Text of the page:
Andy Cross: Well, Nike celebrates its 50th birthday this May, well I guess I am over 50. I was going to say if I look this good when I was 50, [LAUGHTER] continues to do really well. Revenues were up five percent and up eight percent. Chris, on a currency neutral basis, both that beat estimates. Their EPS beat estimates as well too. Up 87 cents versus 71 cents for the analyst estimates, that was down a little bit from the prior quarter. But overall, the Nike brand continues to thrive in really positive ways. Nike Direct sales were up 15 percent and 17 percent. If you back out, some of the currency effects. The Nike Brand, Digital increased 19 percent or 22 percent if you back out some of those currencies with 33 percent growth in North America. The Nike mobile app, Chris, I find this really interesting, was up 50 percent and is now larger than Nike.com sales on mobile devices. The Nike owned digital is now more than a quarter of Nike total brand sales. The gross margin increased 100 basis points at 46 percent. That was mostly direct, to Nike Direct business. They paid $484 million in dividends, Chris, and bought back $1.2 billion worth of stock. Again, the financial picture of Nike continues to be strong. China continues to be a struggle Chris. It was down again. It's improving, but it was down. Ukraine and Russia, they announced is less than one percent of sales. That's not a huge impact and wasn't a big part of the business. The guidance for the rest of the year sales up to mid-single-digits, gross margins up a little bit. Supply constraints, as you mentioned, continued to be the big challenge as they try to navigate through this, especially over in China. But overall, a really positive estimate beating by their own expectations quarter for Nike.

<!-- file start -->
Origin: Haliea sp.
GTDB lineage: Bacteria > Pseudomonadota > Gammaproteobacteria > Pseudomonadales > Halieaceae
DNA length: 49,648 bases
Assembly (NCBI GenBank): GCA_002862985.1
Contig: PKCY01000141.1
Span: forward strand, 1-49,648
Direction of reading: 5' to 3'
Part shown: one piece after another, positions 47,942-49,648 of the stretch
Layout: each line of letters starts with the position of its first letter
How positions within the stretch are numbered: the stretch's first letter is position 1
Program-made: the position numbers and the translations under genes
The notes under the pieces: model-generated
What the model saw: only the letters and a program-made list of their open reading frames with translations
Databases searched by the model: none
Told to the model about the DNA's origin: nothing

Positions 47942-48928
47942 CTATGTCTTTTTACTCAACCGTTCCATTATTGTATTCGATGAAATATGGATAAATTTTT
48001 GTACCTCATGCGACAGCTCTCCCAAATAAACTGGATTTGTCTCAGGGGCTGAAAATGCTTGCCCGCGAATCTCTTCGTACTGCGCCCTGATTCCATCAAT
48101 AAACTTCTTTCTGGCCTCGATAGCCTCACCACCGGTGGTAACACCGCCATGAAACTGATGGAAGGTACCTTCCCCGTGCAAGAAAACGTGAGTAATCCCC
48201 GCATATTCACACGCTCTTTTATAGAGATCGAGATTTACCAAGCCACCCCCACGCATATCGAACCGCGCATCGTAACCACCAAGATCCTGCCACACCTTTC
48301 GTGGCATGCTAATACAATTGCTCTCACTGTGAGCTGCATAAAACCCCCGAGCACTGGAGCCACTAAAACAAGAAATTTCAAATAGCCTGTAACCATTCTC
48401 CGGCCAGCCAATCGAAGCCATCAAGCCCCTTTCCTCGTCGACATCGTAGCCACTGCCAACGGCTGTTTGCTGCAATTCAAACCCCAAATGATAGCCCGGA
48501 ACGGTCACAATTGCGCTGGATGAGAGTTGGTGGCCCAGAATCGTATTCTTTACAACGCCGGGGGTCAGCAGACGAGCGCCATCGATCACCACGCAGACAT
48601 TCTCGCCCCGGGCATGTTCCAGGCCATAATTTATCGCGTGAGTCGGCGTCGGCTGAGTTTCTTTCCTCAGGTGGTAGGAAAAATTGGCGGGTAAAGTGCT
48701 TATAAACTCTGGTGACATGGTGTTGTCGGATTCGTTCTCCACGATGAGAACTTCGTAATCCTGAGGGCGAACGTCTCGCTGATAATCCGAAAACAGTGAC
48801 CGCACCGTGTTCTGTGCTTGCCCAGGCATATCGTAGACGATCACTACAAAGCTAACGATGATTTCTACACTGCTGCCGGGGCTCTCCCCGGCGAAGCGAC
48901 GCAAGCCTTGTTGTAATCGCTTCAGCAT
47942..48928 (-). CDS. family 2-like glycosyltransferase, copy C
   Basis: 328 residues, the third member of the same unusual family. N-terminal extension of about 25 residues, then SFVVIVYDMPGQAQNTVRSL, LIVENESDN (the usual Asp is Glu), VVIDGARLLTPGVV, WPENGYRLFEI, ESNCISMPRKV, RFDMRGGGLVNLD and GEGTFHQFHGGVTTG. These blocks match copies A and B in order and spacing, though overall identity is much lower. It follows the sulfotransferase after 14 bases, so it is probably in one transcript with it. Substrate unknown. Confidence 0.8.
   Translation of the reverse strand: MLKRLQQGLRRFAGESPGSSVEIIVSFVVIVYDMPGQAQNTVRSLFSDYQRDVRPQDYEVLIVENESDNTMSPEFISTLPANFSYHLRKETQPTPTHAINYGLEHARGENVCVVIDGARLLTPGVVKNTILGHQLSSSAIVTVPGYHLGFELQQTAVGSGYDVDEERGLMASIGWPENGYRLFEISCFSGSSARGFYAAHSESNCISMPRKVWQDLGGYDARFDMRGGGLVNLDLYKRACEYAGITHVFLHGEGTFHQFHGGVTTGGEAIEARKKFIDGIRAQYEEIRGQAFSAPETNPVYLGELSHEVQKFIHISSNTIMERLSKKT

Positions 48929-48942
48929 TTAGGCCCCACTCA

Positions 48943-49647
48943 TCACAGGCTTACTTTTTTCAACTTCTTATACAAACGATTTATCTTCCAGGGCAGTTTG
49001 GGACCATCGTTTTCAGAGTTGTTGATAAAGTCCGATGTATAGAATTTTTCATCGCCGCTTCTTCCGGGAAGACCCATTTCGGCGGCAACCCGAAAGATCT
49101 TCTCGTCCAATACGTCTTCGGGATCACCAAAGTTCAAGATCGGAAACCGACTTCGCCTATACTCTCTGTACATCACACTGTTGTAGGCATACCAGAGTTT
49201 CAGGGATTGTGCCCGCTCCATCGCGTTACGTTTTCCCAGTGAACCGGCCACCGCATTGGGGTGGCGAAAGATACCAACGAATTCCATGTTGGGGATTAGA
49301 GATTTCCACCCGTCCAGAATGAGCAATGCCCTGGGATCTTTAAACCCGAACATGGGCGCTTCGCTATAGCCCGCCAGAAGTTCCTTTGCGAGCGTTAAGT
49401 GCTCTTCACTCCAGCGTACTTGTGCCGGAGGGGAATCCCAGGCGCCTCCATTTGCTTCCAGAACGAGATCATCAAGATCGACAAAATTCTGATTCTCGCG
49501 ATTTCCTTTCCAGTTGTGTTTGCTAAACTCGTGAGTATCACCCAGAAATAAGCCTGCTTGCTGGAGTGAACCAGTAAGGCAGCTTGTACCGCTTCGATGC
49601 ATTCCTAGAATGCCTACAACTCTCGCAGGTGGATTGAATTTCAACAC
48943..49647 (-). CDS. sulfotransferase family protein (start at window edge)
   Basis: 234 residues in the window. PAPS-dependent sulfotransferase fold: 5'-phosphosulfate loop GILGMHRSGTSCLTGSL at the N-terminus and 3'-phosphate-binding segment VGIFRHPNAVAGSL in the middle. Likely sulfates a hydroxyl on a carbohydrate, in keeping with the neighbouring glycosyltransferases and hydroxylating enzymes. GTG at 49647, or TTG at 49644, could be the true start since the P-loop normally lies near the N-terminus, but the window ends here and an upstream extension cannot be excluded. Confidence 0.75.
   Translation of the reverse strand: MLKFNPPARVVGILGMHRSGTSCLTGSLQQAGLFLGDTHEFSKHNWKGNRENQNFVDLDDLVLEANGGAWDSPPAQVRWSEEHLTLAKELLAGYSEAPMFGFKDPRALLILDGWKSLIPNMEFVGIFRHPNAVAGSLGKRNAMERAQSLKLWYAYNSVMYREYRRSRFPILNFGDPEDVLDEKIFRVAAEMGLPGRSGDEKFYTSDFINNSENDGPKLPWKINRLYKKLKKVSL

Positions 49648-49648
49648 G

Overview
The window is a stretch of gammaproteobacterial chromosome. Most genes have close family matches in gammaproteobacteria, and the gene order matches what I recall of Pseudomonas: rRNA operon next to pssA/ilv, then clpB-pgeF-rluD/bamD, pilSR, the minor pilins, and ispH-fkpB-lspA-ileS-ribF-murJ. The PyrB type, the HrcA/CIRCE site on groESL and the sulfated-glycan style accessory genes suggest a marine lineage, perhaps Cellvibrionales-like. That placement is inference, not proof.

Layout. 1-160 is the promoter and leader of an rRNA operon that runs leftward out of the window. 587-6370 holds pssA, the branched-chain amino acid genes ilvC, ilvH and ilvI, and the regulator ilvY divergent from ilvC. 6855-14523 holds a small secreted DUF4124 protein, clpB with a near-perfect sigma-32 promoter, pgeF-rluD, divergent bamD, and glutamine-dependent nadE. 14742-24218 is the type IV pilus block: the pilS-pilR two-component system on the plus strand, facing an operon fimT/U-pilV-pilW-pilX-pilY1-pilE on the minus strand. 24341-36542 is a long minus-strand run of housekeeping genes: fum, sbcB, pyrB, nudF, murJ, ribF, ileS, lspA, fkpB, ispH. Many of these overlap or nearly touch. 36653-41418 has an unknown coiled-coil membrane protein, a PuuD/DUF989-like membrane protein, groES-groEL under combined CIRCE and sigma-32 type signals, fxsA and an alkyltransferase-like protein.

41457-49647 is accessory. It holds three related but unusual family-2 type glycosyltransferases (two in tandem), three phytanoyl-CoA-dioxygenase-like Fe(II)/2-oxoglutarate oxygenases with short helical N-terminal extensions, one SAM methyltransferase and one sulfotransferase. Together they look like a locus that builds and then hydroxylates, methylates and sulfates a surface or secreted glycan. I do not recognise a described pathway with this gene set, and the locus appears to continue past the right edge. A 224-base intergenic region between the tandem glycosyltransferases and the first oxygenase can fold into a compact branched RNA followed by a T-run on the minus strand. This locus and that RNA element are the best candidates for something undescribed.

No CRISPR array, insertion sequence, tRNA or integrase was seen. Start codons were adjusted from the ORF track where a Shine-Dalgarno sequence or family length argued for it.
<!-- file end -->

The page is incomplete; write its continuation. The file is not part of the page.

Chris Hill: Not a great third quarter for Darden Restaurants, the parent company of Olive Garden and Longhorn Steakhouse lowered guidance after profits came in lower-than-expected. Fine dining segment was the lone bright spot. But Jason, that is a small part of their business.
Jason Moser: It's a small part, you are right. It's a bit of a tough start to the year for Darden, but I mean, all things considered, it really wasn't bad quarter. I think it's just really challenging for a company like this with such a heavy focus on dining in. But here's a fun fact for you. On valentine's day, Olive Garden served more than 1 million guests with approximately 35 percent off-premise sales. Even though this is a company that's very focused on that dine-in population, they're still figuring out ways to get it done. It was interesting. The language in the call management noted it was a quarter stark contrast. This was a reference to January and how Omicron hurt traffic there. They saw the trends coming back in February and March. Ultimately sales up 41.3 percent from a year ago to $2.45 billion. That was driven primarily by same-store restaurant sales growth of 38.1 percent. They did open a handful of these stores there, 33 new restaurants. Earnings per share, $1.93. That was up considerably from a year-ago, but basically flat when you compare to 2020. Now, as you mentioned, Olive Garden really is the biggest footprint versus something like a fine dining. Maybe at just under 900 stores with Olive Garden, Longhorn being a relatively distant second, but making up a large portion of the base there as well. But they're dealing with all of the challenges that every restaurant out there is dealing with. Staffing, inflation, supply chain concerns. It's not the most compelling investment idea, but hats off to management for operating in a very difficult environment.